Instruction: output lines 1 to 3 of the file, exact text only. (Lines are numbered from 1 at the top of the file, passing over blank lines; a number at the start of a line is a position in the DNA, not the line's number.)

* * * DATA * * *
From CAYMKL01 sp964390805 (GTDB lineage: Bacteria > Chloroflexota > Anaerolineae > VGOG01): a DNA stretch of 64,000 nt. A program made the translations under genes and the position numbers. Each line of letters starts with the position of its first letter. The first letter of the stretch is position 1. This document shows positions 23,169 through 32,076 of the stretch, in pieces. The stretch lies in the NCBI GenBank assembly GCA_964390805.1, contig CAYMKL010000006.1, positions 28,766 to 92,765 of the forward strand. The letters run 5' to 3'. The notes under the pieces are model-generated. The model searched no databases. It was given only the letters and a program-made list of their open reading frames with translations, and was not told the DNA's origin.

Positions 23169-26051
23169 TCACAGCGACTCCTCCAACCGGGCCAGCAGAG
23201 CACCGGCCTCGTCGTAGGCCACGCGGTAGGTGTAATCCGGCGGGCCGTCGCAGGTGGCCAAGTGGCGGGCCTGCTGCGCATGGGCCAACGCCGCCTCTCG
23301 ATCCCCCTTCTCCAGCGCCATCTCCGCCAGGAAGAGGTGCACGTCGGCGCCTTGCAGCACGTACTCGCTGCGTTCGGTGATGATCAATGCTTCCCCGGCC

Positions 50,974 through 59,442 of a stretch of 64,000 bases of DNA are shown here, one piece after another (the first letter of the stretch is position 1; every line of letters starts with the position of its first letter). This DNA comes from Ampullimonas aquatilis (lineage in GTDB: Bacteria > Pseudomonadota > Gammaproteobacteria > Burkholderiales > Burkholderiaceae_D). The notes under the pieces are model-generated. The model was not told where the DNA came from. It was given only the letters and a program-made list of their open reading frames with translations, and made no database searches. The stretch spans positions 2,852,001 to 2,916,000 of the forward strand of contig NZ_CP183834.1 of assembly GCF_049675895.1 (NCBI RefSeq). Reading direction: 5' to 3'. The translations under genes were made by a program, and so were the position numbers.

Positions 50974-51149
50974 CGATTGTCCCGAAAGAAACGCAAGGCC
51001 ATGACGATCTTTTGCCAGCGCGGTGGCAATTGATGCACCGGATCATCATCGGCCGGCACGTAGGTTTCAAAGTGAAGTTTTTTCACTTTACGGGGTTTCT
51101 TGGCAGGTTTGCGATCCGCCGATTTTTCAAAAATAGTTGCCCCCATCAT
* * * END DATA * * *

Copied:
From CAYMKL01 sp964390805 (GTDB lineage: Bacteria > Chloroflexota > Anaerolineae > VGOG01): a DNA stretch of 64,000 nt. A program made the translations under genes and the position numbers. Each line of letters starts with the position of its first letter. The first letter of the stretch is position 1. This document shows positions 23,169 through 32,076 of the stretch, in pieces. The stretch lies in the NCBI GenBank assembly GCA_964390805.1, contig CAYMKL010000006.1, positions 28,766 to 92,765 of the forward strand. The letters run 5' to 3'. The notes under the pieces are model-generated. The model searched no databases. It was given only the letters and a program-made list of their open reading frames with translations, and was not told the DNA's origin.

Positions 23169-26051
23169 TCACAGCGACTCCTCCAACCGGGCCAGCAGAG